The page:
American author Lee Goldberg returns with his fourth Eve Ronin novel, which he loosely bases on chilling series of real-life killings that took place in Malibu, California in 2018. Research scientist Tristan Beaudette was shot dead while camping in Malibu Creek State Park with his two young daughters, the latest in a series of shootings in the preceding year. Someone was arrested, but there are still doubts over who it was that actually terrified residents of the area, with many questions left unanswered.
Goldberg’s rendition begins with detectives Eve Ronin and Duncan ‘Donuts’ Pavone investigating an office break-in when they receive the call that a woman has been shot and seriously injured in the nearby Malibu Creek State Park. Zena Faust, an activist blogger for the Malibu Beat, was swimming at a pond with her girlfriend, Kim Spivey, when they were attacked. Zena survived, Kim didn’t.
This isn’t the first shooting in the vicinity. Over 18 months, there have been 12 similar incidents. Park police have been concealing reports of gunfire, saying the shots are either fire crackers or cars backfiring. They vehemently deny the possibility of a serial shooter and claim the incidents are unrelated. Over 300,000 tourists visit the park each year, generating substantial business for the area. A gun-happy psychopath would lead to panic and loss of income. The cover-up has resulted in this fatal attack.
Then a burnt-out Mercedes registered to a Calabasas country councilman is found with a body inside. Witnesses reported hearing shots on the road earlier. Has the Malibu Sniper claimed another fatal victim? Eve and Duncan can’t find a connection between the targets and they also have to stay one step ahead of Zena, who indiscriminately and irresponsibly divulges critical information about the case online. According to Zena’s blog, everyone in the Lost Hills Sheriff’s Department is either corrupt or incompetent, an opinion which makes for a long list of enemies.
Lee Goldberg is a scriptwriter too – Monk, Diagnosis Murder, Mystery 101 – and per its title the entertainment industry is part of this story. There is a television show based on protagonist Eve Ronin’s career. She detests it because she has to work even harder to prove herself as a competent cop, competing with an idealised version of herself on screen. Furthermore, Eve is ostracised by her colleagues for exposing corrupt officers in her station, which led to a suicide. The man’s family sued Eve and to pay her legal bills she had to do the TV series.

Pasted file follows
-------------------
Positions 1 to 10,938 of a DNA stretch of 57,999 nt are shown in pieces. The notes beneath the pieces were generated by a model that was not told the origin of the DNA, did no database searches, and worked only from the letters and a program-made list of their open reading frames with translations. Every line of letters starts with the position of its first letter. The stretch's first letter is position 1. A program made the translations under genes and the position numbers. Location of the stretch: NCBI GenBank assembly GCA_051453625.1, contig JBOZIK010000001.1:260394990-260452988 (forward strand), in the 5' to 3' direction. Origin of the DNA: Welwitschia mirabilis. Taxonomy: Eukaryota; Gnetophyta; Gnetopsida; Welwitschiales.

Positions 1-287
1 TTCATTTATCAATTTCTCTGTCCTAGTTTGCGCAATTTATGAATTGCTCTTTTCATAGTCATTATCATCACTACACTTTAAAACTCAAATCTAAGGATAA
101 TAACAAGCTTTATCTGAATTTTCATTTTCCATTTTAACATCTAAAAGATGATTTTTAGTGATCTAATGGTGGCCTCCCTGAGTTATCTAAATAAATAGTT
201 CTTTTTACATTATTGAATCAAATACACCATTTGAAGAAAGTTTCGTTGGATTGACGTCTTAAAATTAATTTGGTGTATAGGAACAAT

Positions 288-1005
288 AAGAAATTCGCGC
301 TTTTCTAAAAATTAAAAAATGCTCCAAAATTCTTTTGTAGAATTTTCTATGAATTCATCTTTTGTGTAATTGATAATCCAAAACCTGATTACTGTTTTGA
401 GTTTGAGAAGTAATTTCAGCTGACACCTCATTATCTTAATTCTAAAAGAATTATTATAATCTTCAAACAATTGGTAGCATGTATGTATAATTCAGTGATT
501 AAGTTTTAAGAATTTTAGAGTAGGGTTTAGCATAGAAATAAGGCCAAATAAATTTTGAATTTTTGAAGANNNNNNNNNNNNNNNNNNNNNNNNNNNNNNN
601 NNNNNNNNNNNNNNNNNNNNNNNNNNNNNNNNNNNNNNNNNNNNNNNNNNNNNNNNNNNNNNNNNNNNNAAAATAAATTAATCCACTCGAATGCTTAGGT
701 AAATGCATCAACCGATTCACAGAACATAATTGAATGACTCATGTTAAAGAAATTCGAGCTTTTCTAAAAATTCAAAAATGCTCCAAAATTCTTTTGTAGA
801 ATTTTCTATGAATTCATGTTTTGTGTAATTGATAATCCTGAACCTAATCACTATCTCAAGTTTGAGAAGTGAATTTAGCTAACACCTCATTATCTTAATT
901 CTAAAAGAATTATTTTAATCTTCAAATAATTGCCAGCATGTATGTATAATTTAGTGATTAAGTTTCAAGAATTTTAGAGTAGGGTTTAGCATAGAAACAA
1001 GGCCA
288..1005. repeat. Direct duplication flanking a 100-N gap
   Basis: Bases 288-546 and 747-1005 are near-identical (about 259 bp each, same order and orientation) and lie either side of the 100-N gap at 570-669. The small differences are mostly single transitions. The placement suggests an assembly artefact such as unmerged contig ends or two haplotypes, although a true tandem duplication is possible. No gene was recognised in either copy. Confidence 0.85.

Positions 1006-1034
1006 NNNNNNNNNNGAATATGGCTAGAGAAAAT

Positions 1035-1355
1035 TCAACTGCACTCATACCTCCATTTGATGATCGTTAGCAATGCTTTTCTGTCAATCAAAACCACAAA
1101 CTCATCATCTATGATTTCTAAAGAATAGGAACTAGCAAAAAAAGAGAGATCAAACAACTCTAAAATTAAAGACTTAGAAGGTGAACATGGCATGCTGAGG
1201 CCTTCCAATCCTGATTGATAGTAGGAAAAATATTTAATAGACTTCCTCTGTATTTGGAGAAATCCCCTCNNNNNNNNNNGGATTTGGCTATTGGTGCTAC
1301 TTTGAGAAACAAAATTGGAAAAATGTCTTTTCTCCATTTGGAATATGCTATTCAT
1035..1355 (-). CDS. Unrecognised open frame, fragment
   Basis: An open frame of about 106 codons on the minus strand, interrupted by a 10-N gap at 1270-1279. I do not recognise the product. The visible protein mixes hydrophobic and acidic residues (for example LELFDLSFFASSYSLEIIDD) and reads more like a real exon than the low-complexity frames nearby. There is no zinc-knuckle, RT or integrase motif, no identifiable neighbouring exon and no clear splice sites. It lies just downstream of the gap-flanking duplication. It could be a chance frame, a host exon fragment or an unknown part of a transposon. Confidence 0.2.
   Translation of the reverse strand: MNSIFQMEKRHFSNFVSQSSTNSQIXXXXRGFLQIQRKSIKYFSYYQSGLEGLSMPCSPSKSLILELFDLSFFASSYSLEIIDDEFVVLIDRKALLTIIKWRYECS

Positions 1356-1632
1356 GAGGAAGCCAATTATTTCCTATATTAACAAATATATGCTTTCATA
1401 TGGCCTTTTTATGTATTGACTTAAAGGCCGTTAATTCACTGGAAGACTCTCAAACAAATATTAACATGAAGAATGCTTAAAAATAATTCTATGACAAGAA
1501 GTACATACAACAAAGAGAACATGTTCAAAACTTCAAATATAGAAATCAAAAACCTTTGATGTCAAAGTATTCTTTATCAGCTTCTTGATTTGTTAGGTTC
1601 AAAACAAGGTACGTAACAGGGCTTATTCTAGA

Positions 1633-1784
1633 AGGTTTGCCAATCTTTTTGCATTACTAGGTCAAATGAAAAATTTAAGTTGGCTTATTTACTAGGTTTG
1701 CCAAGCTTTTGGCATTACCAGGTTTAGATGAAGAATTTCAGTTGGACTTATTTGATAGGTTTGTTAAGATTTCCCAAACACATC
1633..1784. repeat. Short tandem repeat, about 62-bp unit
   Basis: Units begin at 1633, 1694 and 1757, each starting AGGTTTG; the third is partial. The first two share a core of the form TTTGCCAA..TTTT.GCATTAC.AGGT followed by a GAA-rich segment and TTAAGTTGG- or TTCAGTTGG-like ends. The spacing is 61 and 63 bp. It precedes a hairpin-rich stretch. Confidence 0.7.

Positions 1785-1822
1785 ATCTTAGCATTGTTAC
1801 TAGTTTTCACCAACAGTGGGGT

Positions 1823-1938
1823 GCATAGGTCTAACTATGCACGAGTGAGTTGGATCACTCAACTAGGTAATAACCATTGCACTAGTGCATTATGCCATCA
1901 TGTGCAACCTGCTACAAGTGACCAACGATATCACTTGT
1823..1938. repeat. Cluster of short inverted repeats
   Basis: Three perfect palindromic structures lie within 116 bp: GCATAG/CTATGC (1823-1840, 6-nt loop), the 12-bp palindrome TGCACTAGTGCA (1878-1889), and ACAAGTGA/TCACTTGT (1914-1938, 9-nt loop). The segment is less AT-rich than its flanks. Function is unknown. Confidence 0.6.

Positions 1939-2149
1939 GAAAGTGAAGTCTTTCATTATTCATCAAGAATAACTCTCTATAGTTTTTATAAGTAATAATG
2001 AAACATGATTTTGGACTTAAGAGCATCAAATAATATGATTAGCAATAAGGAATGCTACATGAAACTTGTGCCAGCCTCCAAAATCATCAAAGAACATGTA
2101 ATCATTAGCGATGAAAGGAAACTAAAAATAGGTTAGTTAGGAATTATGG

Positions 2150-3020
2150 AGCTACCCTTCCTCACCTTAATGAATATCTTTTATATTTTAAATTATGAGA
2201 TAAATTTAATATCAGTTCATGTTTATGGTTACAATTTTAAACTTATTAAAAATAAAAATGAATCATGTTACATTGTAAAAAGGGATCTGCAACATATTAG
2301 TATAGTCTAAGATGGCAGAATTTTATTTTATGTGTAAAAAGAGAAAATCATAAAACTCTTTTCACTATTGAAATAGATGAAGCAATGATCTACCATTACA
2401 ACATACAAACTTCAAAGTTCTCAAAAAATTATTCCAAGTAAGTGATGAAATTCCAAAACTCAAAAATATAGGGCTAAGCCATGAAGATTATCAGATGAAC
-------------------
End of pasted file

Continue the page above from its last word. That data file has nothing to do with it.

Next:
Eve is the youngest robbery-homicide detective in the department’s history. Despite being inexperienced and making stupid mistakes – Duncan refers to her as someone with the finesse of The Hulk – she has good instincts and tenacity. Duncan, who is on the verge of retiring, makes up for the experience she lacks.
Movieland could be a TV series. Goldberg creates a rich setting and his scriptwriting experience is on display within the dialogue. A good dose of humour is injected to add balance. The verbal sparring between Eve and Nan, the crime scene unit leader, and with Duncan, provide some truly memorable lines.
Goldberg’s work conjures up the same authenticity and mood as Michael Connelly’s Bosch novels. In a recent interview he mentioned that he chose to use the Lost Hills jurisdiction as setting because Robert Crais, Raymond Chandler, Joseph Wambaugh and Michael Connelly have already said everything there is to be said about the greater Los Angeles area and better than he’ll ever be able to. Lost Hills, on the other hand, is its own self-contained world with different environments, people, classes and cultures. It’s a rich and less explored territory for crime fiction.
Goldberg attended the community meeting briefing the public during the 2018 incidents and afterwards continued to follow the case and New Yorker journalist Dana Goodyear’s reports which led to season one of the Lost Hills podcast. The result is a clever combination of two real-life stories with Goldberg’s own spin on it: a corruption and bribery scandal involving city councillors and developers and a tragic, preventable death.
Movieland is a must-read for anyone who enjoys compelling crime fiction with a strong sense of place and Eve Ronin is right up there with Renée Ballard. She just needs her own TV show. In real life, that is.
Thomas & Mecer
CFL Rating: 5 Stars